It’s all in the mind

I pretty much take my mind for granted. I’ve been lucky in sailing through most of my exams at school and rely on my brain to pay the bills, as I am in a job where analysis and composing complex information is a requirement. Recently I felt like I’d let things go a bit and my mind wasn’t performing as it should. I kind of needed to give it a rest. If this had been a bad back or some other illness, I think I’d have been much kinder on myself, and accepted this earlier. As it was I struggled on for way longer than was really helpful for me or others concerned. This is pretty common, we all like to think we are invincible and young for way longer than we actually are, otherwise why would anyone smoke! If you are rundown mentally though, the implications for  your work, social life can be more long-term and people often suffer prejudice and discrimination.

Since then people have been really helpful in sharing ideas and approaches, and I’ve had different kinds of support from my GP signing me off work to counselling and advice from colleagues and friends. The one I’m enjoying the most is mindfulness, I downloaded an app, called Head Space and completed a 10 day trial, and have noticed immediately that I am much nicer to live with and can take different developments more in my stride. It teaches you not to react immediately to thoughts and feelings, rather to notice these and explore them, without acting on them. It’s a technique not dissimilar to meditation, guided Bible reflections, or other ways of praying that people of faith use around the world. It is definitively worth a try though as it helps you take a step back. When my mind is full of children’s schedules, work, difficult conversations I’ve had, and any other ideas swilling around, I can end up feeling overloaded, and miss the sunshine and the colour of the sky, when this isn’t actually necessary.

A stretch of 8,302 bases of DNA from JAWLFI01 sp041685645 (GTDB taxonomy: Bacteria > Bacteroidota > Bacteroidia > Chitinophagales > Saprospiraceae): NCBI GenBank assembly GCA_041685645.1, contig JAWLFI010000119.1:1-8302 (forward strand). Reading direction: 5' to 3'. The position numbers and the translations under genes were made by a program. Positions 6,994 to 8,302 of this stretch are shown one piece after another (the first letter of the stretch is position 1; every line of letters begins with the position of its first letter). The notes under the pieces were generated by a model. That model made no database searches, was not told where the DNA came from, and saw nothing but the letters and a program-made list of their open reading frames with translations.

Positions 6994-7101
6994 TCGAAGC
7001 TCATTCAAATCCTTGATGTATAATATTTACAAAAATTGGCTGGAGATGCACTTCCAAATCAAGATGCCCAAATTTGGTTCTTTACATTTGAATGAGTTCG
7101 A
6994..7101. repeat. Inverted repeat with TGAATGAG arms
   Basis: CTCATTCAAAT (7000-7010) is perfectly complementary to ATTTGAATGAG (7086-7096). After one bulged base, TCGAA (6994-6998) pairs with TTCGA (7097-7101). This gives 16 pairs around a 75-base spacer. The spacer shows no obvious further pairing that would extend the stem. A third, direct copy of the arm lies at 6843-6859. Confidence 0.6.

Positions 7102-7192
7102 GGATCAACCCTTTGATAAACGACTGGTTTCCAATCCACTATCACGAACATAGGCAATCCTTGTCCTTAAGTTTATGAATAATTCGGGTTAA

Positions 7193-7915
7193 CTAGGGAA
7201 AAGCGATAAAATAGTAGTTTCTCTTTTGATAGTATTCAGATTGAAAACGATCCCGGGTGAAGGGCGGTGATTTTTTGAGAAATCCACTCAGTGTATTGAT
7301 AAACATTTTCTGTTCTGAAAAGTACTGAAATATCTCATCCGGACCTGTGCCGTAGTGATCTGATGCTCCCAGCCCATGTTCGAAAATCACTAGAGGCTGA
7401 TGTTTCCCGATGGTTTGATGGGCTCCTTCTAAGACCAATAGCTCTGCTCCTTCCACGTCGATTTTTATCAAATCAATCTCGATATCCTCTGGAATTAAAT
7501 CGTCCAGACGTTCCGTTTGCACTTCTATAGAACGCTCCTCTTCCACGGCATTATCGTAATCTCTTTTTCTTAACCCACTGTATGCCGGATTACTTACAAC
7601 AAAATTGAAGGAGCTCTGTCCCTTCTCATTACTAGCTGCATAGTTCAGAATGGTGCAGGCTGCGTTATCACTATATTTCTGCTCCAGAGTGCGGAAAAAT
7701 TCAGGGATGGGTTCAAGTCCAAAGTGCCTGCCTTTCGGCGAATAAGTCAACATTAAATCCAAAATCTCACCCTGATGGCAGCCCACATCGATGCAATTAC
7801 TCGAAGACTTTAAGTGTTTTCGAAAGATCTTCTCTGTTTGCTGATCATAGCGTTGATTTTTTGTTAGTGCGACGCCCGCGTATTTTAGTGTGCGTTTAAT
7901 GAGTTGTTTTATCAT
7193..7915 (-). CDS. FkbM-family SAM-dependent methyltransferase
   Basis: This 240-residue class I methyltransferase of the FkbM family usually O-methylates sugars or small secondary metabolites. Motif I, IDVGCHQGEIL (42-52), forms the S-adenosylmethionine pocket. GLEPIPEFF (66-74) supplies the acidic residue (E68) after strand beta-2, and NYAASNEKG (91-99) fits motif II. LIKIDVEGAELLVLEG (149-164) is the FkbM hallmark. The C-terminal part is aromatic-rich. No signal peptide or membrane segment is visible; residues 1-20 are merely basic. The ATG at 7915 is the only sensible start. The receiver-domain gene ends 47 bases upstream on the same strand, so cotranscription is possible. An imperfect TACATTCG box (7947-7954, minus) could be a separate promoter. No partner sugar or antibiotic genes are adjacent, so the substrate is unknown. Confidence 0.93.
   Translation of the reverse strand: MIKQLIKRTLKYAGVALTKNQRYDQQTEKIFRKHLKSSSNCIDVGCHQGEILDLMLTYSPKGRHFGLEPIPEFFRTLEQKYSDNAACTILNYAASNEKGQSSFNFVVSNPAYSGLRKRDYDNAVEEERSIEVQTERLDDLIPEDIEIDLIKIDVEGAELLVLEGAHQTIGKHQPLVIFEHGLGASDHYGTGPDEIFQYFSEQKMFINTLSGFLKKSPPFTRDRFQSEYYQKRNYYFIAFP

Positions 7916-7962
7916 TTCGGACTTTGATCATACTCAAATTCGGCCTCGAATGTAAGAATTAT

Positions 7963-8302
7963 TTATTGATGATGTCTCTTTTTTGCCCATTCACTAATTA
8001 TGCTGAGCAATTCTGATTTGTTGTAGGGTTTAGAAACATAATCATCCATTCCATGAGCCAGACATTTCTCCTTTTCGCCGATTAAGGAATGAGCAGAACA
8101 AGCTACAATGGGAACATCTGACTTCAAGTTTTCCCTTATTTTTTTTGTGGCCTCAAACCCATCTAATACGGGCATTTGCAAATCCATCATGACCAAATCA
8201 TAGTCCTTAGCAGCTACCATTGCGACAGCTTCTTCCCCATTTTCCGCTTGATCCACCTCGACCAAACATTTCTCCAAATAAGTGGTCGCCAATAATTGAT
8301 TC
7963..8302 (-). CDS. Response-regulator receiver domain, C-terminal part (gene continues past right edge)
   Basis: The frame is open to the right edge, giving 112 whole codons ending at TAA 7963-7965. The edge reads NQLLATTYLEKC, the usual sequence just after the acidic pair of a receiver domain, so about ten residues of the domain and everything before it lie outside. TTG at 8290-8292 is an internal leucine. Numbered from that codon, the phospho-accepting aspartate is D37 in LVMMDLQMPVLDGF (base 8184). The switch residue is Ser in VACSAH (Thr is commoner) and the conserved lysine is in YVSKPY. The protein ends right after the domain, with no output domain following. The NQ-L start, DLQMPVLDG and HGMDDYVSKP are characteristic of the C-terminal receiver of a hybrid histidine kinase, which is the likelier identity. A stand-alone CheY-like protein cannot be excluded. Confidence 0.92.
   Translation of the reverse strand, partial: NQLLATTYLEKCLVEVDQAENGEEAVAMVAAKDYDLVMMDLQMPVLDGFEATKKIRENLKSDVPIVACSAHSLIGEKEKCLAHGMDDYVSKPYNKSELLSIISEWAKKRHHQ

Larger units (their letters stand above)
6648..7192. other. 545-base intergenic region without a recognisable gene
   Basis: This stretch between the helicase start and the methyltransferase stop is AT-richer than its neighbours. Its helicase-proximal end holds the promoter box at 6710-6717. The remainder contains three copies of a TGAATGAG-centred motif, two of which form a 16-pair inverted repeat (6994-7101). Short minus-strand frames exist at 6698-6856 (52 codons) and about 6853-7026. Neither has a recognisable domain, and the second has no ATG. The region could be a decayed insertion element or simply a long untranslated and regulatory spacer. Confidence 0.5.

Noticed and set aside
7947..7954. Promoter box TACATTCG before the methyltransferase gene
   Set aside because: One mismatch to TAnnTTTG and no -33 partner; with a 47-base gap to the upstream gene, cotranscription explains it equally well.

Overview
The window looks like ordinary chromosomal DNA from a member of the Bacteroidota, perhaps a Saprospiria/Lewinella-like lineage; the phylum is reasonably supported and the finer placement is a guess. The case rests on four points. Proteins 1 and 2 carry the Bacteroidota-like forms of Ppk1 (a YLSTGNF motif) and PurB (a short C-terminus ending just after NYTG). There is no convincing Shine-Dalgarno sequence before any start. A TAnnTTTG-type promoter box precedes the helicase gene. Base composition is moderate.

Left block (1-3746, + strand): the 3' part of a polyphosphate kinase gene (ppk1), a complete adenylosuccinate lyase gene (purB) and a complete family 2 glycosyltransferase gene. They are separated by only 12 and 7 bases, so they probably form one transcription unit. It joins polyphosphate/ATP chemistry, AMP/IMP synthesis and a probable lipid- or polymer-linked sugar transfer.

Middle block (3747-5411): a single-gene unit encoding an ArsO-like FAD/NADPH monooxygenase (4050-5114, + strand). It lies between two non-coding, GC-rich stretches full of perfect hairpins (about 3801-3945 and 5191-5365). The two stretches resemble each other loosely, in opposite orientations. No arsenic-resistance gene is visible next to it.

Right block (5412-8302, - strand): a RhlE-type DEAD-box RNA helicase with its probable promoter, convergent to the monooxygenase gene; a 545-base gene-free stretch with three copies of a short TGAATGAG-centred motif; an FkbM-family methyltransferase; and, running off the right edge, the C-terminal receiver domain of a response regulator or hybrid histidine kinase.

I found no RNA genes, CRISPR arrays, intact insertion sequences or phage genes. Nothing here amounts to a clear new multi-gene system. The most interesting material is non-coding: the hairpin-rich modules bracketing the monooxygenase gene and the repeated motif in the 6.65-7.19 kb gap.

I have two close relatives who are olympic champions in taming their minds after being diagnosed with bi-polar and schizophrenia in the early 90’s and both have managed to complete degrees, get married and live independent and challenging lives. Both are a real inspiration to me in managing life long conditions that have big ramifications for their lives, but not letting it define them. Like a paralympic they aspire to achieve as much as they can with their amazing minds, but also recognise their limitations and own the reality of that on her day to day life. I think if everyone did that the world would probably be a much nicer, and safer place!

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